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Why am I waddling when pregnant?

Watch the video HERE.


Are you waddling instead of walking?


Hi, I’m Katie of Body in Motion Pilates. I’m a pre & postnatal pilates teacher and I’m here to help you go beyond exercise modification and actually train for birth.


~The pregnancy duck waddle~


~The washing machine~


Typically, these creative forms of pregnancy walking don’t begin until the 3rd trimester, but if you start being aware of how you’re moving now, you can avoid it altogether.


Let’s start by looking at the duck walk.


The Duck Walk


The duck walk is when your feet aren't pointing forward, they're pointed out at an angle - kind of like a ballerina. As pregnancy progresses, it can sometimes turn into a waddle because the hip can’t move like it should when in that extreme of an external rotation.


Even though it’s called “duck feet”, this alignment is a result of what’s happening up in the hip joint. It's usually due to the deep external rotators becoming short and tight which then pulls the femur bone into an external rotation.


Try it:

Stand like a ballerina. You’ve just engaged your 6 deep rotators. They connect the sacrum and sitz bones to the upper part of the femur. If you spend a lot of time in this position, your body will adapt to conserve energy and shorten these muscles, since you aren’t using them to their full length.


As the belly grows, the center of mass shifts. In response, the gluteus maximus should strengthen to help stabilize the hip joint against that shift. But that’s a lot of work and your body is more concerned with building those baby lungs than your glutes. With your glutes not doing their job, the 6 deep rotators say “Well SOMEONE has to keep this pelvis stable!” and takes over the job.


Much like me during any middle school group project. #typeA


Thanks but no thanks, body.


The reason this isn't ideal when you're pregnant comes about later with labor and delivery. When the hip is in external rotation, these shortened muscles can narrow the space at the bottom of the pelvis, also called the pelvic outlet. Being in external rotation can also lead to a tight posterior pelvic floor. So again, that would end up shrinking the pelvic outlet making it more difficult during the Push Phase.


Try it:

Come to all fours and let your legs spiral into some turn out (external rotation - toes come together) and turn in (internal rotation - toes come apart). You can feel the widening and the coming together of those sitz bones depending on if you're in internal or external rotation.


All of this might post the question:

Is the pregnancy duck walk really that bad?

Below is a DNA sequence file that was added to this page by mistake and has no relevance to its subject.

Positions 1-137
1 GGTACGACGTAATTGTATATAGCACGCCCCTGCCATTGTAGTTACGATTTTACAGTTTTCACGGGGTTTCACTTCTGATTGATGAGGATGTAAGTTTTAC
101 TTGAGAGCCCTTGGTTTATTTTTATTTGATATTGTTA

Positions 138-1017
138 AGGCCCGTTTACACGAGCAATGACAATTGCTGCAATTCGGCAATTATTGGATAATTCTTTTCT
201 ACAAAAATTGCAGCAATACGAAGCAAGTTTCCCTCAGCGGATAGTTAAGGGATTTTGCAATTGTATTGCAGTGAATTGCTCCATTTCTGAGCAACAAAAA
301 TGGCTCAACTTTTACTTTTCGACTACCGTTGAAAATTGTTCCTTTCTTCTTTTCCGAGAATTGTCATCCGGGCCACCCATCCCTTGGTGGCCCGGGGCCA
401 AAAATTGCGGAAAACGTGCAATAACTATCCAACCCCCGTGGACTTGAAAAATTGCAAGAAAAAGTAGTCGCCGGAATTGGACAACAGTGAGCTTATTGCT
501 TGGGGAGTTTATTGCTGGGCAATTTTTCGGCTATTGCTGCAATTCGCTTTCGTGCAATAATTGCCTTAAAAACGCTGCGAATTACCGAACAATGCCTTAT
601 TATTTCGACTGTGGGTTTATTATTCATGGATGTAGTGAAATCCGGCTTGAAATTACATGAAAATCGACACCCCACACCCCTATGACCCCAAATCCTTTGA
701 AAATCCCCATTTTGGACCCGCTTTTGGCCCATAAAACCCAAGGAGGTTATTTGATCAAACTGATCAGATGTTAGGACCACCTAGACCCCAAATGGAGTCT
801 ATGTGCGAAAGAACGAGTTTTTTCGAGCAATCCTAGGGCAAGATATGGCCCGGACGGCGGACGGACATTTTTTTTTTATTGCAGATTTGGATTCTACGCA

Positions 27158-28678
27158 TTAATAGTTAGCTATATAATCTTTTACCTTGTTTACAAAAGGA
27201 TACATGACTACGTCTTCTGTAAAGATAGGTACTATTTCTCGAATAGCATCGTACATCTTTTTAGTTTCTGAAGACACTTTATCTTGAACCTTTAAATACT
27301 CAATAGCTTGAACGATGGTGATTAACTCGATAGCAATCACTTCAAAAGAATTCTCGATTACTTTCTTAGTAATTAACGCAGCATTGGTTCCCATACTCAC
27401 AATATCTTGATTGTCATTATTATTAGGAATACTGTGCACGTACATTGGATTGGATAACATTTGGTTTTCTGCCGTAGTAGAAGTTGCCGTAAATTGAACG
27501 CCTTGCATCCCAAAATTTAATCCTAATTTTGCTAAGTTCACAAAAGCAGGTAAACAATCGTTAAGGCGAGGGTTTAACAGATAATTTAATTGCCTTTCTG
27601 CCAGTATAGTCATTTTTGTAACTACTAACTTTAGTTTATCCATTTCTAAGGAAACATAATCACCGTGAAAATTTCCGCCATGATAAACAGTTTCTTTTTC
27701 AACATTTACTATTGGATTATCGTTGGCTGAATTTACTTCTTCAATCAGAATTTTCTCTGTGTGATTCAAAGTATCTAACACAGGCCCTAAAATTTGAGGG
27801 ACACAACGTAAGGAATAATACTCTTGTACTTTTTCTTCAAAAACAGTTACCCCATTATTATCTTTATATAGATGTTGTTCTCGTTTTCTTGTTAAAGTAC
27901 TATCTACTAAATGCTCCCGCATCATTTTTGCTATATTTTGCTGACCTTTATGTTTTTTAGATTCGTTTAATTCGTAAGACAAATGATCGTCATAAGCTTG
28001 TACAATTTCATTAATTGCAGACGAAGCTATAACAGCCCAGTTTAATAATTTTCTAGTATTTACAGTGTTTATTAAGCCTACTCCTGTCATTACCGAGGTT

No and yes.


Chances are, the duck walk isn’t causing you any pain so if you want to go waddling about your pregnancy, go ahead.


However, when it comes to the push phase of birth, you’ll be much more efficient if you have the ability to internally rotate. Practice it now so you have muscle memory and ability later.



The Washing Machine


The second walking pattern is the washing machine or the oscillator. This one happens as a result of your hip not being able to find extension (when the thigh bone goes back) during the push-off phase of gait. Instead of your hip bone extending, the whole hip and pelvis on the side of the foot that’s back will rotate backward so that it becomes this over-exaggerated oscillation movement.


This pattern is the result of a tight anterior hip (front of the hip). I talk more about a tight anterior hip about in a video about sitting during pregnancy (go check that out if you haven't already).


As I said, if the anterior hip gets tight, it makes it hard for the hip to extend so instead the whole pelvis just starts to oscillate while you walk. The reason this isn't great for labor is that hip extension can also bring the pelvic wing along with it, assisting with sacral counter nutation, aka creating more space in the pelvic inlet. The phrase “baby has dropped” refers to baby entering the pelvic inlet.


When the sacrum counter nutates, the sacral promontory is pulled back and out of the way, creating more space front-to-back in the inlet. This keeps baby from getting stuck on that sacral promontory when trying to descend into the pelvis.


So yeah, hip extension is super important.


If you find that you're doing the washing machine when you walk and you're not finding that extension of the hip, we can do a lot to work to release the front of the leg, strengthen those muscles once they've been released, and then also strengthen the muscles in the back of the leg.


For both of these types of pregnancy gait, either the duck waddle or the washing machine, gluteus maximus exercises are a great way to kill two birds with one stone. Because when you get the glute max to start supporting a little bit more, then the deep rotators can calm down and we're not in duck feet anymore. And when you get the max again working, because it is a primary hip extensor, we can get that push off during gait and not do the washing machine. That means that strengthening the glute max is the most effective way to improve your pregnancy walking habits.


I hope that cleared up ways to address those obscure pregnancy walking patterns. And if you aren't sure which creative pregnancy walk you're doing, take a walk by me and we can see what's going on together.


Let’s Move


Reset [Warm up & Stretch]

Warm up the external rotators with plies

Stretch with Figure 4


Realign [Repattern your daily movement habits to be more efficient]

Alternate Hip Hinge & Squat


Reload [Add weight to the repatterning to build muscle & get stronger]

Add weights to Hip Hinge & Squat

Internal Rot with Booty Band



If you want the whole 20-min class, grab it HERE.


As always, let me know below if something I said created even more questions!


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